Internet of Things for Precision Farming

Applications of Internet of Things for Precision Farming is transforming traditional farming towards Precision Agriculture. OMICAFARM is the first technology platform that integrates Internet of Things with other disruptive technologies in order to modernize the agriculture world.

With OMICAFARM, farmers can monitor a wide range of parameters and keep under control the status of crops and soils. Thanks to its Smart Boards, up to 6 different parameters can be measured at the same time. In order to make it even easier to use, each Smart Board is equipped with:

  • Solar Panel: Smart Boards are self-powered and can also be installed inside a far field from an electric power line.
  • GPS: Smart Boards and their sensors can be moved and deployed on different fields. OMICAFARM automatically recognizes their position and Geo-reference all the data it collects.
  • Data transmission system: Smart Boards automatically transmit data that can be viewed directly on www.omicafarm.com site on the personal page.

Each Smart Board can monitor the following parameters:

  • Atmospheric Temperature, Humidity and Pressure: to have a continuous monitoring of local environmental conditions for a better evaluation of the evapotranspiration. The evapotranspiration is the amount of water (per unit of time) that passes from the ground into the air in the vapor state for the joint effect of transpiration, through plants, and evaporation, directly from the soil. Knowledge of these parameters is essential to estimate the water needs of a plant and figure out if there are conditions for the spread of pest and diseases.
  • Rain gauge: measuring the amount of real-time rain throughout the day. Knowing this value is a key factor in understanding how much water is absorbed by the soil. This helps farmer to improve irrigation schedule operating only where is needed and when is requested.
  • Anemometer: real-time measures the direction and intensity of the wind. The data is displayed through a wind-rose that allows you to easily understand in which direction and to what degree the wind blew.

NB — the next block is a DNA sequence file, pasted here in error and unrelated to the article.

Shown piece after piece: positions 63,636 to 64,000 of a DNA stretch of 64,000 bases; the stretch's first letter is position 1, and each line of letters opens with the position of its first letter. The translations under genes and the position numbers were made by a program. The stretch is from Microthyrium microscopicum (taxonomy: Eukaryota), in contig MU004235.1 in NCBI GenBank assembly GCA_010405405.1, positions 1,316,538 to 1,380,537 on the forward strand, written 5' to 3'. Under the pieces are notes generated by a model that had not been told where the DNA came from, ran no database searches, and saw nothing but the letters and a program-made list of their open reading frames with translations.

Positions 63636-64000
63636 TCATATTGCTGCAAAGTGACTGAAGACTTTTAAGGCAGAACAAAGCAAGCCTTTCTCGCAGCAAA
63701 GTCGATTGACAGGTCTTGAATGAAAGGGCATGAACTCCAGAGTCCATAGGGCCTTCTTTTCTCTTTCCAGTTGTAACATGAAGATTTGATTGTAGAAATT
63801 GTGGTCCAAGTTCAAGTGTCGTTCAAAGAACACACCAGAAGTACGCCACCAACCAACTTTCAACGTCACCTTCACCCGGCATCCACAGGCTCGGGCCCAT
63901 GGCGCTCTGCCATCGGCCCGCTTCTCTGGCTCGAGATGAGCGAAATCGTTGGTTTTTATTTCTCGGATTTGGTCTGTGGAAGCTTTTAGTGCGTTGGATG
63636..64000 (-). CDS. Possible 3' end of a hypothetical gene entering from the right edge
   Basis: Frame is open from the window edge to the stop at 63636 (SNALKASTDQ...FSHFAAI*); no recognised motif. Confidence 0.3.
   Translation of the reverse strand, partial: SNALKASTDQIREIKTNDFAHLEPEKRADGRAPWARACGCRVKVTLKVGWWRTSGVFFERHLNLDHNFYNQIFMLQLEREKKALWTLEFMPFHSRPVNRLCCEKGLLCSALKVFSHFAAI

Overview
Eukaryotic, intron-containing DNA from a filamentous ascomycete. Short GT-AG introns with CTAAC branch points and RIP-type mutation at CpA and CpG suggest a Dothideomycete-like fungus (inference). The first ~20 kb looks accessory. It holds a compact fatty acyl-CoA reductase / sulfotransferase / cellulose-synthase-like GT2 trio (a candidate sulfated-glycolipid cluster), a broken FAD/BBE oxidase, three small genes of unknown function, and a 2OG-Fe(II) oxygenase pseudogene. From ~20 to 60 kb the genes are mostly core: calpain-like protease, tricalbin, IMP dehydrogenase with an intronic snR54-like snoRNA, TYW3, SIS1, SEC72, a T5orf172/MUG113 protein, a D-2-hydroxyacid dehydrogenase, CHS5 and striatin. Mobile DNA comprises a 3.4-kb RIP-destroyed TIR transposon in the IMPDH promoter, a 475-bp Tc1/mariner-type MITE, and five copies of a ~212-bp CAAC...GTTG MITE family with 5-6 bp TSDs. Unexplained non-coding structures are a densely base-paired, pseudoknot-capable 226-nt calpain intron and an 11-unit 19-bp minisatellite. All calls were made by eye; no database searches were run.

• Soil temperature: is measured at periodic intervals (up to 10 minutes) and can be used to estimate the evapotranspirationof the soil. Soil temperature is also a key factor to understand when to sow. Temperatures too low, in fact, can be a factor preventing the birth of the plant and its proper growth.
  • Soil moisture: at regular intervals (up to 10 minutes), a tensiometer measures the load of suction, i.e. the force with which the water is attracted to and retained in the soil. From the measured pressure is deduced the load of suction. For example, when the measuring instrument “zero” it is understood that the soil is saturated. Otherwise, when the instrument measures too high, the soil is too dry, and the need to irrigate. Depending on the crop, it may be useful to monitor the moisture level of the soil at different depths from 30 cm up to meters deep. Each OMICAFARM Smart Board allows you to record data up to 3 levels deep, adapting to each type of cultivation. In the case of plantations of corn, wheat, sorghum, it is sufficient to monitor the soil moisture at one or two depth levels. In the case of orchards or vineyards, it is instead necessary to measure the moisture even at three levels of depth. This is because the root system extends deeper into.
  • Leaf Wetness: The presence of a film of water on the surface of the leaves allows the movement and the germination of spores of certain fungal microorganisms and their penetration within the host tissues. Measuring this parameter farmer can predict and face timely diseases protecting their crops
  • Solar radiation: Solar radiation is a fundamental parameter in agricultural meteorology and agronomy. It is a physical quantity that drives plant photosynthesis and therefore the rate of growth of plants. Furthermore, the solar radiation plays an essential role in the radiation balance and energy to the ground, affecting the rate of evaporation and transpiration, and, ultimately, the water balance of the soil.
  • UV radiation: for a more accurate estimate of the activity of photosynthesis, it may be necessary to measure the ultraviolet radiation. Moreover, during the summer period, measuring the UV rays can be used to evaluate possible damages to the leaves.

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